The US Department of Homeland Security (DHS) stated on Thursday that it will extend Temporary Protected Status (TPS) for individuals from Sudan, Nicaragua, Haiti and El Salvador as long as a temporary injunction issued in October remains in effect.
The DHS is also extending the validity of TPS-related documents, such as Employment Authorization Documents, through January 2, 2020.
These extensions are contingent on an individual’s TPS not being withdrawn under § 244(c)(3) of the Immigration and Nationality Act or 8 CFR 244.14.
The DHS statement provides for “an orderly transition period” in case the preliminary injunction is reversed. In the event that TPS-related documents are terminated, individuals will have at least 120 days notice.
TPS is a temporary immigration status protecting individuals from designated countries, allowing them to stay in the US for a period of time. Individuals with this status are able to remain and work in the US as long as they meet the requirements of TPS. This designation does not lead to lawful permanent resident status.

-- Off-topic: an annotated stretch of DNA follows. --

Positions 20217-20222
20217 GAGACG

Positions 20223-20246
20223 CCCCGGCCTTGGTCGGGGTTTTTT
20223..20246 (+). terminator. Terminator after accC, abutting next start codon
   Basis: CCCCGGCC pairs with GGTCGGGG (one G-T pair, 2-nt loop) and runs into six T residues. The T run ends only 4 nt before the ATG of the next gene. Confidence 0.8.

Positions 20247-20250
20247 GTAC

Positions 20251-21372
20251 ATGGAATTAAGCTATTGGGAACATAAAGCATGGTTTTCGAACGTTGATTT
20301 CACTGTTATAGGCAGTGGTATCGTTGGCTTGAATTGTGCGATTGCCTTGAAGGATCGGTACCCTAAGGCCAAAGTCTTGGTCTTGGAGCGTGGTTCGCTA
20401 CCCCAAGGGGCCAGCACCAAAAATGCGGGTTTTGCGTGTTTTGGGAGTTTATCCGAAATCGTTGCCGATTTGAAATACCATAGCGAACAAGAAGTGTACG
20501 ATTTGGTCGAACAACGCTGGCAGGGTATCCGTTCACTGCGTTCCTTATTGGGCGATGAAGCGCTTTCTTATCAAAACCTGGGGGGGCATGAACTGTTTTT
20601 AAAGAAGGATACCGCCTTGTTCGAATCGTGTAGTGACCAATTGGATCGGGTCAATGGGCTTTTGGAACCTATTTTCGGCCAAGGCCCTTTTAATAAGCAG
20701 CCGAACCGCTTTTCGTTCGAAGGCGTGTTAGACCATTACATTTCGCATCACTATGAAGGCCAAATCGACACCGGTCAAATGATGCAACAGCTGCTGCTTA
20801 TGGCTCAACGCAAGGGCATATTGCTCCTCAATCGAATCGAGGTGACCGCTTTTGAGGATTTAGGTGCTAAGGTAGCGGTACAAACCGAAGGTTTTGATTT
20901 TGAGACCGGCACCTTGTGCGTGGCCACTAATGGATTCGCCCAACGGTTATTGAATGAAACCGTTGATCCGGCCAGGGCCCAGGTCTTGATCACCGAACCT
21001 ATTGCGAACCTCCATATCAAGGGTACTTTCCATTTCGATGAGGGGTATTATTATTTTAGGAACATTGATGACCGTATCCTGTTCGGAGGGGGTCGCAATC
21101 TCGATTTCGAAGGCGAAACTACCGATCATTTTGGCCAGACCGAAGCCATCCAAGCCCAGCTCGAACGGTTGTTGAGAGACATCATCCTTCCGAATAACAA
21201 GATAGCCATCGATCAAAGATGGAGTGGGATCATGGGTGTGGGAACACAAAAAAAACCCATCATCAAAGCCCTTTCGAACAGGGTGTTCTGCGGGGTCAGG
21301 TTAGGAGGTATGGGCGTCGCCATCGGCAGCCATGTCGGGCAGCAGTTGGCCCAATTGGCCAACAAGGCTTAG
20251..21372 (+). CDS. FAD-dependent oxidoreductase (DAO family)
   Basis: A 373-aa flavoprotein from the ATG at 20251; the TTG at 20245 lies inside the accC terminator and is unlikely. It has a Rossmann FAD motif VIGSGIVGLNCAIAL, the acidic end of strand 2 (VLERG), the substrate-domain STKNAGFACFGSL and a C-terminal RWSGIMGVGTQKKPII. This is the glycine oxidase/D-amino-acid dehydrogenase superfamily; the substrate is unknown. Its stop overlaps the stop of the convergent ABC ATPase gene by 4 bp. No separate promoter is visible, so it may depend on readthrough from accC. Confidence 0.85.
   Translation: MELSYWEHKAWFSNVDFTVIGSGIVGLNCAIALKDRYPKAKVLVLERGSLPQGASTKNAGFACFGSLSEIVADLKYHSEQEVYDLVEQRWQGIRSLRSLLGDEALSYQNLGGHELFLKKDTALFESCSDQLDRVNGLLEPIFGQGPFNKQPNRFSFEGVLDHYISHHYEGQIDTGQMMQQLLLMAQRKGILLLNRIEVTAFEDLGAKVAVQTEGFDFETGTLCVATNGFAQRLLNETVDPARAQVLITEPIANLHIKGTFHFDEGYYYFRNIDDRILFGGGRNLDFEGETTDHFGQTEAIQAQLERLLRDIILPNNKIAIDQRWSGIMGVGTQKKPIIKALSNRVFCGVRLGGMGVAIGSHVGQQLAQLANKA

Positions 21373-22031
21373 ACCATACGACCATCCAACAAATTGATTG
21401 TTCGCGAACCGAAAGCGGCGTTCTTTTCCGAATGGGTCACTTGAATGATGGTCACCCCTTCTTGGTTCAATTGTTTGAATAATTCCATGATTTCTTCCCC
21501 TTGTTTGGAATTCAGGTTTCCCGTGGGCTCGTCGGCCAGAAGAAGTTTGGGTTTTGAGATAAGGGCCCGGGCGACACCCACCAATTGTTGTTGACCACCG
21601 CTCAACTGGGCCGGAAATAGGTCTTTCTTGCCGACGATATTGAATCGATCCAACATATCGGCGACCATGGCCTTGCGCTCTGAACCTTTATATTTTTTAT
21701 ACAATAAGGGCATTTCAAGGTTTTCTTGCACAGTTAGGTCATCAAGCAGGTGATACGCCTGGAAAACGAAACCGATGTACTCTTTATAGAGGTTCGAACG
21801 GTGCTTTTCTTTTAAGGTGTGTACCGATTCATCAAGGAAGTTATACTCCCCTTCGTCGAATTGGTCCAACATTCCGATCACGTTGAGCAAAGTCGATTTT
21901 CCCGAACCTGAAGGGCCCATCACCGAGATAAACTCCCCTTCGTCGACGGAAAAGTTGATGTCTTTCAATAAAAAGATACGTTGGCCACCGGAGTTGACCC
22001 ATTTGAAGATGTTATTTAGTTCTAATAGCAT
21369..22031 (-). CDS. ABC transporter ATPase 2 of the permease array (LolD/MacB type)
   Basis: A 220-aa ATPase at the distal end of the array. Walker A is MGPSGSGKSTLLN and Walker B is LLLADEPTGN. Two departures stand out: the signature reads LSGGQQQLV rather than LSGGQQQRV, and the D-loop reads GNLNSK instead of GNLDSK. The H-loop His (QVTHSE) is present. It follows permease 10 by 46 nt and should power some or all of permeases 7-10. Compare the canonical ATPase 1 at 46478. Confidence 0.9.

A California District Court issued the injunction in October following the Trump administration’s attempts to end TPS for these countries. Under three prior presidents TPS was renewed due to “adverse and dangerous conditions in these countries.”
The court noted that ending this status would “irreparably harm” and place a “great hardship” on the 300,000 current TPS beneficiaries. It is argued that the Trump administration made this change without explanation or justification, violating the Administrative Procedure Act. Additionally, the court noted that this change may be based on “animus against non-white, non-European immigrants in violation of Equal Protection guaranteed by the Constitution.”